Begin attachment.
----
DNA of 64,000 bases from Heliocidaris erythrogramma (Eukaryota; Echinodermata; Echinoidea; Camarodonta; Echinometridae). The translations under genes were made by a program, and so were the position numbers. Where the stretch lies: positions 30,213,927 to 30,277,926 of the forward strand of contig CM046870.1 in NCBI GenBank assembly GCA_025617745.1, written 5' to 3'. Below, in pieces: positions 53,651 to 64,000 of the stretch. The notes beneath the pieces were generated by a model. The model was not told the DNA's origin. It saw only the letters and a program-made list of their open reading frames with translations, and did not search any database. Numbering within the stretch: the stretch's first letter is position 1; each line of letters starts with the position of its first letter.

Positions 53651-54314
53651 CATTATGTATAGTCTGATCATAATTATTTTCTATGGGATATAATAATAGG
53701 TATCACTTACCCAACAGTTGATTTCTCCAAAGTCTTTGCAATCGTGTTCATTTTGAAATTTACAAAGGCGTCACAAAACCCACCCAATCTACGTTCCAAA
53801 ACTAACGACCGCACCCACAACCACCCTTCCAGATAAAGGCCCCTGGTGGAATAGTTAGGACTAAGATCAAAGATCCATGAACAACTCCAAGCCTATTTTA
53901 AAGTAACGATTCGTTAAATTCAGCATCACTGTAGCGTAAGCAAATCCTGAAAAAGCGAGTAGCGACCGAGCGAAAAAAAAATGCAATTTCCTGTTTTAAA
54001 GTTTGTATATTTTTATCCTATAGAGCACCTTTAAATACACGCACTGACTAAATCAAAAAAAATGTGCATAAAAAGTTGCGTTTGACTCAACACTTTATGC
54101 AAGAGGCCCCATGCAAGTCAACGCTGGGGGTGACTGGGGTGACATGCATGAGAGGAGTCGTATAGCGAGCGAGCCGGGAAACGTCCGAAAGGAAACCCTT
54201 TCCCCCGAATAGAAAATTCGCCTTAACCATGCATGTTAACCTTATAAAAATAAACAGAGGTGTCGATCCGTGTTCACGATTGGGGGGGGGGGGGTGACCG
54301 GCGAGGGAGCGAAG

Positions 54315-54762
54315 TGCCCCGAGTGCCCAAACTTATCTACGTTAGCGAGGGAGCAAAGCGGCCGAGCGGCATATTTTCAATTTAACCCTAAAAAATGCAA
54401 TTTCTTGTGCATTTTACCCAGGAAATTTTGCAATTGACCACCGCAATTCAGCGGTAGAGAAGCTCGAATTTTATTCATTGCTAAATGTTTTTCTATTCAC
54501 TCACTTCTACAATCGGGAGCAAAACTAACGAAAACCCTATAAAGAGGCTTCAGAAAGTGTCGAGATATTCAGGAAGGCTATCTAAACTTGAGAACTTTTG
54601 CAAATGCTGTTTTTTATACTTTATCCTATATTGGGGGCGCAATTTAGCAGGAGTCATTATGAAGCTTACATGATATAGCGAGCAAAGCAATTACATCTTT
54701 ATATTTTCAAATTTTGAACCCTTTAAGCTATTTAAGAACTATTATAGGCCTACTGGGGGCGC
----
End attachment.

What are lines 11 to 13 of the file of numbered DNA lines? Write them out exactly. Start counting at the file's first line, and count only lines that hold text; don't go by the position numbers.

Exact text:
Positions 54315-54762
54315 TGCCCCGAGTGCCCAAACTTATCTACGTTAGCGAGGGAGCAAAGCGGCCGAGCGGCATATTTTCAATTTAACCCTAAAAAATGCAA
54401 TTTCTTGTGCATTTTACCCAGGAAATTTTGCAATTGACCACCGCAATTCAGCGGTAGAGAAGCTCGAATTTTATTCATTGCTAAATGTTTTTCTATTCAC